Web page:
Summary of Blogging Year One – Numbers Lie

I started working on this blog about a year ago. Thus, my analytics provider emailed me an annual report of my blog’s performance.

In short, I stink as a blogger. Well, that’s what the numbers might say at first glance. The report says that I’ve declined on almost all metrics during the year.

However, I pretty much laughed this off because I’m quite sure I know what is going on underneath the numbers. Early on I began getting hit with a fair number of spam comments to my posts. Readers didn’t see that because from the beginning I’ve required approval for a comment to show up. Also, with the increasing appearance of vulgarities in spam comments, I enabled word filters… as a sidenote, I learned some new words 🙂

Still, I kept getting hammered with spam comments, which meant my pending comment queue and email notification folder was getting flooded. How bad? It finally surpassed 200 comments an hour and seemed to be increasing. When that happened I was in the middle of a busy workday, and I’d had enough, so I executed the nuclear option and completely disabled comments. Naturally, that shut the problem down immediately. I re-enabled comments several weeks later and put some pretty firm restrictions in place.

Spam comments slowed to less than a trickle. Traffic to my blog slowed as well. The sad reality dug in that much of my blog’s traffic was from spammers.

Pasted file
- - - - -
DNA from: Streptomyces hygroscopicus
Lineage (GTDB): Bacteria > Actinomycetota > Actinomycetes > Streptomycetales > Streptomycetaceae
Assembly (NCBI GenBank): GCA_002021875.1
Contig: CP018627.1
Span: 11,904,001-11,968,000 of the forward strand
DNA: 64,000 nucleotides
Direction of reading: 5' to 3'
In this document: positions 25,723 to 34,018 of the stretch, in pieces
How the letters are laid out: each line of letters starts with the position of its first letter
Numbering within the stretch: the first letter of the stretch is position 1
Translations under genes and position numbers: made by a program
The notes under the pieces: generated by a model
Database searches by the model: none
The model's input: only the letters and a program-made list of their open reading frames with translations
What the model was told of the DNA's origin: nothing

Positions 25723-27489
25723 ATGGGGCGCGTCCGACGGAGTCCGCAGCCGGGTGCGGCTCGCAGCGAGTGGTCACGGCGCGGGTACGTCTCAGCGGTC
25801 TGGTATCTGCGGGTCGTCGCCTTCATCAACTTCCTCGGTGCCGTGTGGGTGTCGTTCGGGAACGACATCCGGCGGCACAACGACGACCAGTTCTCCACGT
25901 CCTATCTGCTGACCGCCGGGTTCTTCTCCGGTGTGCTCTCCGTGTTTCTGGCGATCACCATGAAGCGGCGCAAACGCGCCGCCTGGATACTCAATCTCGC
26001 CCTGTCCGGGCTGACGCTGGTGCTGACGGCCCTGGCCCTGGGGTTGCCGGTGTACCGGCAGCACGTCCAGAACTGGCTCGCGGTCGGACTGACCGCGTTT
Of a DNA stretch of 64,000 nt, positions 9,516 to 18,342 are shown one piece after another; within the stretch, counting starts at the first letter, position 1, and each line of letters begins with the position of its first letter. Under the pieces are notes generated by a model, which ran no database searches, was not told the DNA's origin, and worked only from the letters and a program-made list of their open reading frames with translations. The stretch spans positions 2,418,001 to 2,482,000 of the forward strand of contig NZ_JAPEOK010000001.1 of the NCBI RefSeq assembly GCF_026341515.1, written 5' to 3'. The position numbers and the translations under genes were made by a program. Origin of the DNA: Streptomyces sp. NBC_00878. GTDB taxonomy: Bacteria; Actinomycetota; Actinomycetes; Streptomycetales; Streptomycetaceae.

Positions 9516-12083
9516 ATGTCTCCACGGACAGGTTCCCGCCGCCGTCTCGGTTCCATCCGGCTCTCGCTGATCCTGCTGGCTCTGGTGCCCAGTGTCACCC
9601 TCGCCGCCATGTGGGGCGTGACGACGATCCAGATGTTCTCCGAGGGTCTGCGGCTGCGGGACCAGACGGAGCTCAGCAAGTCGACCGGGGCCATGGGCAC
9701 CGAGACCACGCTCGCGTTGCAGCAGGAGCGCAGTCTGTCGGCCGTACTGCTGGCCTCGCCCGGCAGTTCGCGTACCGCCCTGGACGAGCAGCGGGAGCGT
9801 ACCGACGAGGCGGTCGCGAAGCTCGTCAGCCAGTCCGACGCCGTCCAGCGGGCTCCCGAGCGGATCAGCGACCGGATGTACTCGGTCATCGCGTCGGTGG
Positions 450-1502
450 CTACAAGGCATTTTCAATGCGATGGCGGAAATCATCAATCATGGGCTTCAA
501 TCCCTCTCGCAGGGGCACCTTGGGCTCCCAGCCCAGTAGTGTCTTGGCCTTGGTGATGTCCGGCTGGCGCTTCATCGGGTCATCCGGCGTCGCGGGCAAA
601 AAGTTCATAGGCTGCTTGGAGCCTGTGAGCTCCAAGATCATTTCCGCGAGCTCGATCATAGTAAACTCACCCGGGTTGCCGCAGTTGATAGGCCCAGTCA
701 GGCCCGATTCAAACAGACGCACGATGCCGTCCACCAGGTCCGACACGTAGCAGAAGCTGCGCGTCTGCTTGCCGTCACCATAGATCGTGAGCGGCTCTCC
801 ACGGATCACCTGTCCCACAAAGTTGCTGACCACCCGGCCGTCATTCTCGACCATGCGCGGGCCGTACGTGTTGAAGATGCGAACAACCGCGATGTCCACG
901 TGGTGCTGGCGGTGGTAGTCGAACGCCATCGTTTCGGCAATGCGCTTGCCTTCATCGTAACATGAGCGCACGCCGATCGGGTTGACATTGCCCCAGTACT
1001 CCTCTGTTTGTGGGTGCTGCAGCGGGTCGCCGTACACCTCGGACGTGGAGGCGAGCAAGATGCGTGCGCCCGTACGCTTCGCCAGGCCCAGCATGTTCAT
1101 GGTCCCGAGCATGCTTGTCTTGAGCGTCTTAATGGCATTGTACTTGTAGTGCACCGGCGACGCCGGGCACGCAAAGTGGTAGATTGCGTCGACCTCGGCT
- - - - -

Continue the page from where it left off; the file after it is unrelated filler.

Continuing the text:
So was my first year’s blogging effort unsuccessful? Good grief, no way! It’s been a smashing success as far as I’m concerned. It was never my intention to drive big traffic numbers here, promote myself (well, maybe a little), etc.

So what did I hope to accomplish by starting this blog. I’m probably leaving out some goals, but I wanted to do the following…

  • Provide a venue for writing and expressing my thoughts.
  • Extend my physical self so that, for example, the first time I meet someone at an event they might know something about me. Twitter accomplishes this as well (I recently passed my two year anniversary on Twitter), but I think blogging took things to a whole new level.
  • Connect with the SQL Server community in a deeper manner. Yes, there are other communities of interest to me, but the SQL Server folks are a really special bunch!
  • Record database and technology lessons learned so that I can refer back to my blog rather than turning to search engines, as well as share/discuss my solutions with others.

I think I’ve succeeded with all of these except the last one. Other than my T-SQL Tuesday contributions, I’m not doing a very good job of blogging about issues as I encounter and address them. Just last week I had to do a web search to address a problem I had tackled a few months ago. It felt like reinventing the wheel, and to make things worse I still haven’t written up a post about it while still fresh in my mind.

I’ll close up this post with a Thank You to those who have helped me most with blogging over the last year or so. They are responsible for the good things here, and anything not-so-good is all mine.